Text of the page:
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No Second Chances: What to Do After a Botched Execution

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Ohio tried and failed to execute Alva Campbell. The state shouldn't get a second chance.
The pathos and problems of America's death penalty were vividly on display yesterday when Ohio tried and failed to execute Alva Campbell. Immediately after its failure Gov. John Kasich set June 5, 2019, as a new execution date.
This plan for a second execution reveals a glaring inadequacy in the legal standards governing botched executions in the United States.
Campbell was tried and sentenced to die for murdering 18-year-old Charles Dials during a carjacking in 1997. After Campbell exhausted his legal appeals, he was denied clemency by the state parole board and the governor.
By the time the state got around to executing Campbell, he was far from the dangerous criminal of 20 years ago. As is the case with many of America's death-row inmates, the passage of time had inflicted its own punishments.
The inmate Ohio strapped onto the gurney was a 69-year-old man afflicted with serious ailm…

Indonesia: Buddhists caned under sharia law

Member of the Buddhist minority gets whipped in Jantho, Aceh province on March 10, 2017
Buddhist citizen gets whipped in Jantho, Aceh province on March 10, 2017.
Jantho, Indonesia - Indonesia's only province to impose sharia law caned Buddhists for the first time Friday, after two men accused of cockfighting opted for punishment under the strict Islamic regulations.

Alem bin Suhadi, 57, and Amel bin Akim, 60, both ethnic Chinese and members of the Buddhist minority, were whipped in front of dozens of local officials and residents in the city of Jantho, Aceh province.

The two men grimaced as they received nine and seven lashes respectively on their backs, a sentence that was mitigated because they had spent over a month in detention since police nabbed them for cockfighting in Aceh Besar in January.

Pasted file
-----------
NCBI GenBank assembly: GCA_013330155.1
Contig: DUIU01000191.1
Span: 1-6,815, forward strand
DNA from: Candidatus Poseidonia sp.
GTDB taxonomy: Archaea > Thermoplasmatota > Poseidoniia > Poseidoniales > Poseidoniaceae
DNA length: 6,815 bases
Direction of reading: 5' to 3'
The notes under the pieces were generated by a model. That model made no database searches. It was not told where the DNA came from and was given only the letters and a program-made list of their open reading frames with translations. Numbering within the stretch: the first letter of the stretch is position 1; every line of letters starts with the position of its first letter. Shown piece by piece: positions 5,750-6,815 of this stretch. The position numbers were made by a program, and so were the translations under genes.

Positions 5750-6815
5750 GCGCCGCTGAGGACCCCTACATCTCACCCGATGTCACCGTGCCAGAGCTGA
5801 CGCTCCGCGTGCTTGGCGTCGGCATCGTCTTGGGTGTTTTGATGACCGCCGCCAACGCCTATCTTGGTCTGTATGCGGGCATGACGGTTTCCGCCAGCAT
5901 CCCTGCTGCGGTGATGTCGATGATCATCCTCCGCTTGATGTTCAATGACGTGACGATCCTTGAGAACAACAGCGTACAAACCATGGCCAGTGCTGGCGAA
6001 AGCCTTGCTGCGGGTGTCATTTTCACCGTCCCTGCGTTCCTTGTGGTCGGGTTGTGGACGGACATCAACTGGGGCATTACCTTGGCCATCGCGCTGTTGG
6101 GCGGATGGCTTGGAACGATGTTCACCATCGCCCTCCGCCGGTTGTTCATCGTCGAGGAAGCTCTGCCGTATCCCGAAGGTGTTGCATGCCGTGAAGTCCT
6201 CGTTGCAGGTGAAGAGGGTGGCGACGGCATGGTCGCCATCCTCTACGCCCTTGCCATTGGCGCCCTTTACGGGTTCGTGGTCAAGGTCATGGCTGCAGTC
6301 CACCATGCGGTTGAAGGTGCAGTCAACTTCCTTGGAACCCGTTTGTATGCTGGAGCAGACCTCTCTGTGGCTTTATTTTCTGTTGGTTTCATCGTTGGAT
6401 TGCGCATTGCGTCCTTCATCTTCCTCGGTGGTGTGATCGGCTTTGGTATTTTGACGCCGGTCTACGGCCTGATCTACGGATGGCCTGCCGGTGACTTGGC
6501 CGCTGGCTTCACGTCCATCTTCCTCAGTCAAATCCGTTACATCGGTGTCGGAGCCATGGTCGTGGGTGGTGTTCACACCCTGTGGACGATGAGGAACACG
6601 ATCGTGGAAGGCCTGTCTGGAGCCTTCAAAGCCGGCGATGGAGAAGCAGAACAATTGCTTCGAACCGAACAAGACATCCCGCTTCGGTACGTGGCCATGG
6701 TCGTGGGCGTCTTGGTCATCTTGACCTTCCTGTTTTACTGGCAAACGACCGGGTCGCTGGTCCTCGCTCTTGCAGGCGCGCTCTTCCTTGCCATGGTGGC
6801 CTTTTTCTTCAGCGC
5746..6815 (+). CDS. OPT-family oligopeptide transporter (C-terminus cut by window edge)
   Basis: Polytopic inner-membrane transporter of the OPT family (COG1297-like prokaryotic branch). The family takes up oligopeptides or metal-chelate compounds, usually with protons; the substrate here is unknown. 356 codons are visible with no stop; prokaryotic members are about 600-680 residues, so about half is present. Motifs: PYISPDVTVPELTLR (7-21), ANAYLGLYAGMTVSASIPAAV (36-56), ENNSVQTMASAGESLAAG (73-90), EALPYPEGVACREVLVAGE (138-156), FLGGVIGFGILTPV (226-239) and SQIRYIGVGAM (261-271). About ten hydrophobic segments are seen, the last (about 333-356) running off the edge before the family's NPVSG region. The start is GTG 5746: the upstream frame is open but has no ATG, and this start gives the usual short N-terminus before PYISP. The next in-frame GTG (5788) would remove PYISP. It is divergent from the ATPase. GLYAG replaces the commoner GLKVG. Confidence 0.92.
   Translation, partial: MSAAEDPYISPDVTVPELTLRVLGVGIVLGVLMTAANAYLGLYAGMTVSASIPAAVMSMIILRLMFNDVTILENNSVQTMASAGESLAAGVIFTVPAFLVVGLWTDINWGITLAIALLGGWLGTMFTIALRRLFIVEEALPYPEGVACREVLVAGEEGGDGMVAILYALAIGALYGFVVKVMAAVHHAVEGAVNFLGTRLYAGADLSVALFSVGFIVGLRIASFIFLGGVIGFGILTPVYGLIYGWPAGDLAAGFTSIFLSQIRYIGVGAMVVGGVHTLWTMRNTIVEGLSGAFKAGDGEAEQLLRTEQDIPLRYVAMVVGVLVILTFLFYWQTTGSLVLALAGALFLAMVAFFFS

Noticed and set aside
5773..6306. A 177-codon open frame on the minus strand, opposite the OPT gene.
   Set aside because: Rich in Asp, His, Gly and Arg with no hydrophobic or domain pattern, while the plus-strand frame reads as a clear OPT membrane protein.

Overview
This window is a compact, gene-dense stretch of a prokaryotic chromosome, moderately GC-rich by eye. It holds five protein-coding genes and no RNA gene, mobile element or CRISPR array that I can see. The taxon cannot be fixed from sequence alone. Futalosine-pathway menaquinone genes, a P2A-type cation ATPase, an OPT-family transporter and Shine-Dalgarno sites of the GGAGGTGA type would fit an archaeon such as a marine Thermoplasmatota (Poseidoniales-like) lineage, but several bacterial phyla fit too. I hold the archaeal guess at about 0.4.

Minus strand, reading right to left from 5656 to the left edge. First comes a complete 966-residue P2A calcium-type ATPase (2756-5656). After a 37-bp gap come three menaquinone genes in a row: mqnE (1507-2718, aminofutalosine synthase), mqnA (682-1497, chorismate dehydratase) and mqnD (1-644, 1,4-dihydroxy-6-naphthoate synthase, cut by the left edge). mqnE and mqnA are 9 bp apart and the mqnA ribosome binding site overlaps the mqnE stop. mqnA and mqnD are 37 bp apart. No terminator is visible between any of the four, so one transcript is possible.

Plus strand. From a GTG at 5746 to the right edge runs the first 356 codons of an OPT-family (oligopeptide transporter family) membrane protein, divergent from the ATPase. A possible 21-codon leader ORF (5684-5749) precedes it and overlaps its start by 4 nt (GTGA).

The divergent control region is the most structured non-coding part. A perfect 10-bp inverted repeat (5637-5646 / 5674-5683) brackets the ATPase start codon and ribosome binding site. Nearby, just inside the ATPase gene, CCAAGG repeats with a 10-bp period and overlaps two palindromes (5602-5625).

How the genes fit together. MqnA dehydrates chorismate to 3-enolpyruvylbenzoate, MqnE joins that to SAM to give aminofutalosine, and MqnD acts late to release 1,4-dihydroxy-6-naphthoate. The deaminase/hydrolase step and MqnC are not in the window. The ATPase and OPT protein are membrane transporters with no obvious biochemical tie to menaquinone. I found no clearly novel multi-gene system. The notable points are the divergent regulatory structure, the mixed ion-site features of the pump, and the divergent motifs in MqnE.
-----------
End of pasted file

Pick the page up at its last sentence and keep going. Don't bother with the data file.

"When they were arrested, two chickens and 400 thousand rupiah of betting money were confiscated by the police," said prosecutor Rivandi Aziz.

Caning is common in Aceh for breaking the province's strict Islamic laws, for offences ranging from drinking alcohol, to gambling to gay sex. 

In the past only Muslim residents could be caned but that changed in 2015, when Aceh's regulations were overhauled. 

Non-Muslims who violate Islamic law can either choose to be tried under the national legal system or sharia. 

The two Buddhists would likely have faced jail under Indonesian nation law. "We live in Aceh, so we have to obey the regulation in our region," Alem told AFP shortly after being caned. 

A Muslim was also lashed seven times for betting on cockfights Friday, while another man accused of abusing three teenagers was lashed 112 times. 

Aceh, on Sumatra island, began implementing sharia law after being granted special autonomy in 2001, an attempt by the central government in Jakarta to quell a long-running separatist insurgency. 

Islamic laws have been strengthened since the province struck a peace deal with Jakarta in 2005.

Source: Agence France-Presse, March 10, 2017

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